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What you need to know about sockeye salmon

    Co-Founder Marsh Skeele holds up a sockeye salmon

    What are sockeye salmon?

    Market name: Sockeye or red salmon

    Common name: Sockeye salmon

    Scientific name: Oncorhynchus nerka

    Copper river sockeye on deck. Photo by Marsh Skeele.

    Sockeye’s scientific name derives from the Greek ‘onco’ (meaning hooked or barb) and ‘rhyno’ (meaning nose) which describe one of salmon’s most iconic morphological changes: male's pronouncedly “hooked” or enlarged nose, as well as a curved and snaggly-toothed lower jaw called a “kype" that develops when they swim upstream to spawn and later die.

    A sockeye salmon in its spawning colors. Photo courtesy of NOAA Fisheries.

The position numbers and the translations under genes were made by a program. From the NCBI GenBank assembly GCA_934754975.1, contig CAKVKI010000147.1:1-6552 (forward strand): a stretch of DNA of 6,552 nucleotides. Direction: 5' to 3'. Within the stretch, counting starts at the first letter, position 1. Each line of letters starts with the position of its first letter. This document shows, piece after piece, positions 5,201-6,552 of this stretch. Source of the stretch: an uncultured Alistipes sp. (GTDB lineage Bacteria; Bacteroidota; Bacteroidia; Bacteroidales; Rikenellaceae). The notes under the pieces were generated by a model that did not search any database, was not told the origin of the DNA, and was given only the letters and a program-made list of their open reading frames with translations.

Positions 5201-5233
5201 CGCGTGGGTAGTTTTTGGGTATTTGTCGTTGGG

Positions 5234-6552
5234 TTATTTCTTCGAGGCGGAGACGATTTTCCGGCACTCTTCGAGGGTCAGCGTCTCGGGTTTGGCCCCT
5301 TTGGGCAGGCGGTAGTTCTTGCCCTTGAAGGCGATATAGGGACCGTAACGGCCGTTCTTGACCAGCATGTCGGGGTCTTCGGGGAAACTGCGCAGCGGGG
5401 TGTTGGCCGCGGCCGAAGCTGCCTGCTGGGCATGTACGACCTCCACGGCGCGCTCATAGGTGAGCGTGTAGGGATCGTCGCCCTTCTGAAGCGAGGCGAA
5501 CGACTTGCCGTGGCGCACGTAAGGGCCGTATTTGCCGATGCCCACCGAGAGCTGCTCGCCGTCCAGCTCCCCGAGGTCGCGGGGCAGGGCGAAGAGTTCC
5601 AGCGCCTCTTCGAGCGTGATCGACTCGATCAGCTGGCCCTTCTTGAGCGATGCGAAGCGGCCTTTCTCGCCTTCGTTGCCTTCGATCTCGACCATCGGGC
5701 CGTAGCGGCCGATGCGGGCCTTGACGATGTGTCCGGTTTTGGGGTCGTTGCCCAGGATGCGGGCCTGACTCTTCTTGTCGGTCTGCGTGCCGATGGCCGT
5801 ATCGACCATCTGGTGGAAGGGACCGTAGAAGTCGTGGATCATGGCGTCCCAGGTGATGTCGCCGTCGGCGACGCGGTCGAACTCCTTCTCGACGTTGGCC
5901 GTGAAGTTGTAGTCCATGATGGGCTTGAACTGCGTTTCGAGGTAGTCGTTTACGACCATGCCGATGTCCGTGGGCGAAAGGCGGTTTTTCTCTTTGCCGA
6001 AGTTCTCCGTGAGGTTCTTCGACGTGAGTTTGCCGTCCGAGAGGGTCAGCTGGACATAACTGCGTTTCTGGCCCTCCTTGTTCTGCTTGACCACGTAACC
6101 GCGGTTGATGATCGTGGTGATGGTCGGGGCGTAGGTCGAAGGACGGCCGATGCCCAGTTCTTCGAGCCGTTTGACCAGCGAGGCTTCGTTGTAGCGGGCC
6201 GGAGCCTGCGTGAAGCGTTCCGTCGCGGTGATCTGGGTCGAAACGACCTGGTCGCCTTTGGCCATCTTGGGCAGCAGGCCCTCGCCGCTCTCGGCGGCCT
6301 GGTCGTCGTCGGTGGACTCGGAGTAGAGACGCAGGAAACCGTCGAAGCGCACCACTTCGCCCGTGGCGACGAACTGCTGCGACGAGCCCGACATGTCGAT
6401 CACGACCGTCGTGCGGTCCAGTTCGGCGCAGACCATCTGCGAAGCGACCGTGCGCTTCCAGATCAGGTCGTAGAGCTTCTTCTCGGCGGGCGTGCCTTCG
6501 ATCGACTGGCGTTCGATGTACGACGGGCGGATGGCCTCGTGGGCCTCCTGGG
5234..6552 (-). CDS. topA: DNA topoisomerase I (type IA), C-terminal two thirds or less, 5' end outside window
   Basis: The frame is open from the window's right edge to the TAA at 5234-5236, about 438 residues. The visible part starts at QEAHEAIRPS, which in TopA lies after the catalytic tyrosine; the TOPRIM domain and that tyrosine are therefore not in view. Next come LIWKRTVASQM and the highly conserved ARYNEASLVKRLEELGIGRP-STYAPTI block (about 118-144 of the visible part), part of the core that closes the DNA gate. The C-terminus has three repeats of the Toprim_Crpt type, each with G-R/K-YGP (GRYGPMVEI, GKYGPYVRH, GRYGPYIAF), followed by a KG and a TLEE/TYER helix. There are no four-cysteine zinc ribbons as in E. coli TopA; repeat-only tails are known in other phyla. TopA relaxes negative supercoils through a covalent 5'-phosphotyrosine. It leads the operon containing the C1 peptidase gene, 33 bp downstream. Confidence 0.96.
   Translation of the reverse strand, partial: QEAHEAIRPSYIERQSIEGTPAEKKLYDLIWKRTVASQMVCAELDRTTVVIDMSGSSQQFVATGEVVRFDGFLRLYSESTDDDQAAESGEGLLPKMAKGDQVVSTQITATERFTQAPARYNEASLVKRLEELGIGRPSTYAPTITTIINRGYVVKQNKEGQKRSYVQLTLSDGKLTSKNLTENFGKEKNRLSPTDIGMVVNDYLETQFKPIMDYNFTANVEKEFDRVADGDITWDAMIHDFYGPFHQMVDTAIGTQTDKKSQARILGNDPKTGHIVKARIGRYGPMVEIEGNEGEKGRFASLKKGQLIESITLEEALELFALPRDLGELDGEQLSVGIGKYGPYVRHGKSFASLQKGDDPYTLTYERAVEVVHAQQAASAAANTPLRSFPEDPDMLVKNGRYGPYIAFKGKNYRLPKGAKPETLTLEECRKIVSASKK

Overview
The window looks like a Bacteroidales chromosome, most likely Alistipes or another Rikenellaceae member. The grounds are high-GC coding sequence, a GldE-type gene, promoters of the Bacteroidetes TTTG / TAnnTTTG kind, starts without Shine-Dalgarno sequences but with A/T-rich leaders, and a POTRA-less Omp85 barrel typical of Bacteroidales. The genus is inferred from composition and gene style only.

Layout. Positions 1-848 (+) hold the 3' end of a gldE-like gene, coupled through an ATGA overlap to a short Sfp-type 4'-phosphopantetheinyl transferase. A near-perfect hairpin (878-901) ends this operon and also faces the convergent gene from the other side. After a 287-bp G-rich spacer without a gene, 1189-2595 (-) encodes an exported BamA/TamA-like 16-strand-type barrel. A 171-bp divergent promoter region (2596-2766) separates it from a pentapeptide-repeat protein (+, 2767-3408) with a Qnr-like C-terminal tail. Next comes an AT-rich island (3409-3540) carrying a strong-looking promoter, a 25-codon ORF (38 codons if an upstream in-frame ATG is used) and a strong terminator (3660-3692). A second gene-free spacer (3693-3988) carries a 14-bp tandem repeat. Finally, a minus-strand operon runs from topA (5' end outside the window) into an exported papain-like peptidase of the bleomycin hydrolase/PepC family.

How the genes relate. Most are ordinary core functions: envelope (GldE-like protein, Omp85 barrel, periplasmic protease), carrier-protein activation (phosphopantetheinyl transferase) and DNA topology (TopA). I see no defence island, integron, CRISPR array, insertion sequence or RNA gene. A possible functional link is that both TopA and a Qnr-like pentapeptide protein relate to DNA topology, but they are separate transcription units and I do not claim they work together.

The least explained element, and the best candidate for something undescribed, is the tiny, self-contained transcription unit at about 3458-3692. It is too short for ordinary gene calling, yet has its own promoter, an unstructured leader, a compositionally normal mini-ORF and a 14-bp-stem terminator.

The reason behind this morphological change before spawning is a matter of debate, but anyone who lives close to a salmon spawning stream can see that a salmon’s teeth are used in fairly aggressive altercations during the spawning season. Male salmon often fight for female attention and females similarly defend their “redd” or the nest where they lay their roe.

    Fun Fact: Some paleontologists point to this behavior as evidence that the prehistoric “saber-toothed salmon” or “spiked-toothed salmon” likely used their sharp, almost tusk-like teeth to defend their territory in a manner similar to today’s salmon.

    Salmon also change colors when they prepare to spawn. The colors and markings differ depending on their species. Sockeye typically turn a bright red color with an olive green head. The males also develop a pronounced hump on their back. In the film below you can see the different spawning colors of keta, pink, and sockeye salmon (around 23 minutes into the film).